White Collar Crime Still Pays, Part 2

April 21, 2017 Ryan Perrone No comments exist

The other week, I listed some cases of white collar crime that I knew about in substantial detail.  Compared to some of the larger headline cases of fraud, the ones I sited were chump change.  So let’s look at some of the headline cases that get much more publicity.


First though, I want to reference a statute of how some crimes are classified.  In my state of Texas, any fraud that involves value of $2,500 or more ventures into felony territory.  This is not a very high threshold.


2008 Housing Bubble – Within the last two months, I watched The Big Short.  I have to admit that I really, really enjoyed it, I thought they did a great job in telling the story, especially when it came to conveying the complex material.  My opinion aside, the ending indicated that only one banker went to jail:


“But Mark was wrong! In the years that followed, hundreds of bankers and rating-agency’s executives went to jail. The SEC was completely overhauled and congress had no choice, but to break up the big banks and regulate the mortgage and derivative industries.


Just kidding!


Banks took the money the American people gave them and used it to pay themselves huge bonuses and lobby the congress to kill big reform and then they blamed immigrants and poor people and this time even teachers! And when all was said and done, only one single banker went to jail this poor schmuck! Kareem Serageldin from Credit Suisse he hit a few billion in mortgage-bond losses something most of the big banks did on a good day during the crisis”


More on Kareem Serageldin.


It turns out, the movie may have been wrong (go figure!), there were more people that were sent to jail.  However, as of about a year ago, one article by CNN indicates that only 35 bankers so far have been sent to prison for financial crisis crimes.  Considering the many, many layers of deception and dishonesty that fueled the crisis, that is hardly a drop in the bucket.  Sure, a bunch of people who were involved most certainly lost their jobs, but if that is all they were risking, that is hardly a deterrent.  It’s probably safe to assume that there were many fraudulent mortgages that individually could count as a single felony, especially when you look at just these reported examples:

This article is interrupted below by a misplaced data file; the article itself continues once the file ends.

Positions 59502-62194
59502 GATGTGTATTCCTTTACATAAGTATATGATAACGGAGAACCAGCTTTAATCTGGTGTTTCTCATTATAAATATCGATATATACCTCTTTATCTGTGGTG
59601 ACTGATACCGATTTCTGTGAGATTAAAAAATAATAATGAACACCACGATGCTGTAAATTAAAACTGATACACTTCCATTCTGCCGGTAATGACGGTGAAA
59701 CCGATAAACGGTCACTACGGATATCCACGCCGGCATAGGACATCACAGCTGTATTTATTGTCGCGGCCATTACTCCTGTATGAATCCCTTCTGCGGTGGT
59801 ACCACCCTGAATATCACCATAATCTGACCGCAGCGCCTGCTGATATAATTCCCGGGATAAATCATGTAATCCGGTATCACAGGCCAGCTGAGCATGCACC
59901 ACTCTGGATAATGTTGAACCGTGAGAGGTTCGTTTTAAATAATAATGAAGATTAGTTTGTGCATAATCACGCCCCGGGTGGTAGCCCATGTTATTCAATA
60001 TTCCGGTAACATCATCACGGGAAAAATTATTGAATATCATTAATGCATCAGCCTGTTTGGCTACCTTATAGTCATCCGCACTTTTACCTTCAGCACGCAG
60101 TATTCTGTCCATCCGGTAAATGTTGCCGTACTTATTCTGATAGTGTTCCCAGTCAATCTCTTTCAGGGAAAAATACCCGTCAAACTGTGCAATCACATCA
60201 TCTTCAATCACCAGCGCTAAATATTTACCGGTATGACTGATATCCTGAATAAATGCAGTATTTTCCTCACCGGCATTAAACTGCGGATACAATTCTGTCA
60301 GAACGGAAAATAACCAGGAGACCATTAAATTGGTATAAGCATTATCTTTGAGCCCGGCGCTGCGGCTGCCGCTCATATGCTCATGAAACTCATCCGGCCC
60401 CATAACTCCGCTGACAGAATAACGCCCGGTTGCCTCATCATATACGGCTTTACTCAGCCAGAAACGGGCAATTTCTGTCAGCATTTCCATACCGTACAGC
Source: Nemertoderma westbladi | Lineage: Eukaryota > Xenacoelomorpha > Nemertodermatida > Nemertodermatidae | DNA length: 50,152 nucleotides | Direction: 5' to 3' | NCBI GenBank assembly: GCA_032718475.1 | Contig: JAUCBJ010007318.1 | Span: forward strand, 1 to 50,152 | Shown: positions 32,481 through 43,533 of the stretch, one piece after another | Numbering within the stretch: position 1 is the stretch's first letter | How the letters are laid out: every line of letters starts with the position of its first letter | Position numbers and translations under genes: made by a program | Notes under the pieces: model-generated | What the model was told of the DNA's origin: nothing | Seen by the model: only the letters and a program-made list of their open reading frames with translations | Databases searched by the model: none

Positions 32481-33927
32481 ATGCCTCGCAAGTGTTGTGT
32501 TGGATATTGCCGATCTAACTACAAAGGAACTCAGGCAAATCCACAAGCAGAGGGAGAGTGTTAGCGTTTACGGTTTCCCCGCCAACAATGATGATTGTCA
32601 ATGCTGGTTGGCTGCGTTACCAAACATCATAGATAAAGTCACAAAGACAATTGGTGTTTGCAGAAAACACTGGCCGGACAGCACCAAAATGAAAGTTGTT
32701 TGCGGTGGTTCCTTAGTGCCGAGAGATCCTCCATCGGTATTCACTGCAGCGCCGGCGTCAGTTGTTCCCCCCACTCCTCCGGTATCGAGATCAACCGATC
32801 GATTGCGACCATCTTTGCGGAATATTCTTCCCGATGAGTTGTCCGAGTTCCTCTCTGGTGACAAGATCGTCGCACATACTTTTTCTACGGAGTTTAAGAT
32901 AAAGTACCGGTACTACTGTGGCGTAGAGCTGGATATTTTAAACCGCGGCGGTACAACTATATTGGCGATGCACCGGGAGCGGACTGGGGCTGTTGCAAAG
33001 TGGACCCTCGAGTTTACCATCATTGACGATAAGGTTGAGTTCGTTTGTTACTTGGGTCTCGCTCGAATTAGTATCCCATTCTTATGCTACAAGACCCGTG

The Art Department

Fraud for Profit



Wells Fargo – This case may be familiar to some as it has been a pretty regular mention in the headlines.  Not to rehash it in excruciating detail, here are the highlights:


  • 1,534,280 deposit accounts were opened without authorization, and incurred about $2 million in fees
  • 565,443 credit-card accounts were opened that may not have been authorized.  14,000 of those accounts generated $400K in fees.
  • The company fired 5,300 employees, which translates to about $450 in fraudulent income per employee.

While the individual instances of fraud and theft from each individual may not meet the threshold of felony or fraud.  To the casual observer, the combined instances and pervasiveness is disturbing.  From a management perspective, there were a ton of people distracted by a bunch of activity, that to a company the size of Wells Fargo, was producing virtually no return.  The company could have probably saved the same amount in costs each year with 1% less of those 5,300 workers (which is plausible considering the distraction they faced on “gaming the system”).


So, what has transpired since:


  • In September 2016, the company announced it would claw back $41 million in compensation from its “embattled” CEO.
  • As of March 2017, the story was clarified, that the now former CEO had only forfeited $41 million in unvested stock options, but had cashed in $83 million of vested stock options.
  • Subsequently (on 4/10), the company decided to claw back $28 million from the former CEO and $47 million from the former head of the retail division.

Perhaps it’s a coincidence that these increasingly larger claw backs were the result of continued public outrage.  Whether or not the top executives had any direct knowledge of the fraud that was occurring, there was clearly not enough priority placed on not committing fraud, especially when you learn about all the whistleblowers, here, here, and here.


Some of these whistleblower retaliations occurred right on the heels of the mortgage crisis, which suggests that before the dust settled, there was still a perception that the reward was worth the risk.


Next up, addressing some of the root problems from a compliance perspective.

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